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Back-passing beach sand can help protect shorelines

A sand “cell” consists of three important parts: sand on the dunes, sand on the beach, and sand that is in the shallow water just offshore. Over time, some offshore sand will drift away laterally and can become captured in areas like a boat harbor or around other shoreline buildings or developments. This sand bottleneck compounds over time and can cause undue havoc to the public. In a boat harbor, sand will simply continue to pile up making navigation impossible. In other locations the bottlenecked sand can actually cover roadways or damage structures.

Back-passing is the the term used when moving that bottlenecked sand back to its original source within its sand cell. More than cosmetic, back-passing is done so Mother Nature has the needed sand to form dunes that protect our shorelines. In storms she moves sand offshore, which widens the beach and adds protection to shore developments, and in nice weather Mother Nature returns shallow offshore sand to the beach where the trade winds use it to rebuild the dunes.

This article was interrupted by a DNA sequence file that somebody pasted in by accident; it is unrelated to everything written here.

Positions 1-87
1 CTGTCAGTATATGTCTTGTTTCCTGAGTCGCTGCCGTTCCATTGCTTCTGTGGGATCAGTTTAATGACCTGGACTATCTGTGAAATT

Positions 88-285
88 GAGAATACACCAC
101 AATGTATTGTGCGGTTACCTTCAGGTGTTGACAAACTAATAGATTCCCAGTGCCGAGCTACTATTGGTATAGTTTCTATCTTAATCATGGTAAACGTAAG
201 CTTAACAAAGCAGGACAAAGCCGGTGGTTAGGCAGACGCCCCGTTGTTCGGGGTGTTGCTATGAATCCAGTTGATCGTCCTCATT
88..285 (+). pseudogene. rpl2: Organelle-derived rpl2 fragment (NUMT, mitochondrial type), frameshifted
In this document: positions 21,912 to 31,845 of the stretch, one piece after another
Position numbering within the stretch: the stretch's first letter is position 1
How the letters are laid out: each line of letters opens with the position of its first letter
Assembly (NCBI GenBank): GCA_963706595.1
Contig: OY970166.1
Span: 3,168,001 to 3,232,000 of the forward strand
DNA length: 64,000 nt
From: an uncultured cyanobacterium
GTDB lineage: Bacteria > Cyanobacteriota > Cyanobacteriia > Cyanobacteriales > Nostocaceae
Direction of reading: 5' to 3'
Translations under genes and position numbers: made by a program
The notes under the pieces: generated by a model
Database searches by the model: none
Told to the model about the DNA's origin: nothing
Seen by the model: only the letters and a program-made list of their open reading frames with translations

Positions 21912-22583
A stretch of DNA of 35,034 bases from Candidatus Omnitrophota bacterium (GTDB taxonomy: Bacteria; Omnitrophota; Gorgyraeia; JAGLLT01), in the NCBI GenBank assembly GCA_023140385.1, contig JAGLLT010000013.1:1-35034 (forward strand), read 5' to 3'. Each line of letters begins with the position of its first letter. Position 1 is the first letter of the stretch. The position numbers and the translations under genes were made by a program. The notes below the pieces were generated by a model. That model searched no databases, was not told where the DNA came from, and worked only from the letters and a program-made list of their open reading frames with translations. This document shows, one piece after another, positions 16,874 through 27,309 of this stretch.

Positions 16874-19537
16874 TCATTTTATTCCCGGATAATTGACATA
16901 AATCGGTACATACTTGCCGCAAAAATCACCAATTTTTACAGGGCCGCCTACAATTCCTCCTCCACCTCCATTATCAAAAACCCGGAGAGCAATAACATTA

Over time, some back-passed sand will again end up back at the bottleneck sites and that is what makes the continuation of these back-passing cycles necessary.

Sand is vital to our beaches and every cubic yard of it is important to save, even by relocation or back-passing when necessary. UH Sea Grant is involved in all of the sand back-passing projects on Maui and is the science behind the scenes.

Lis and Bob Richardson

Kihei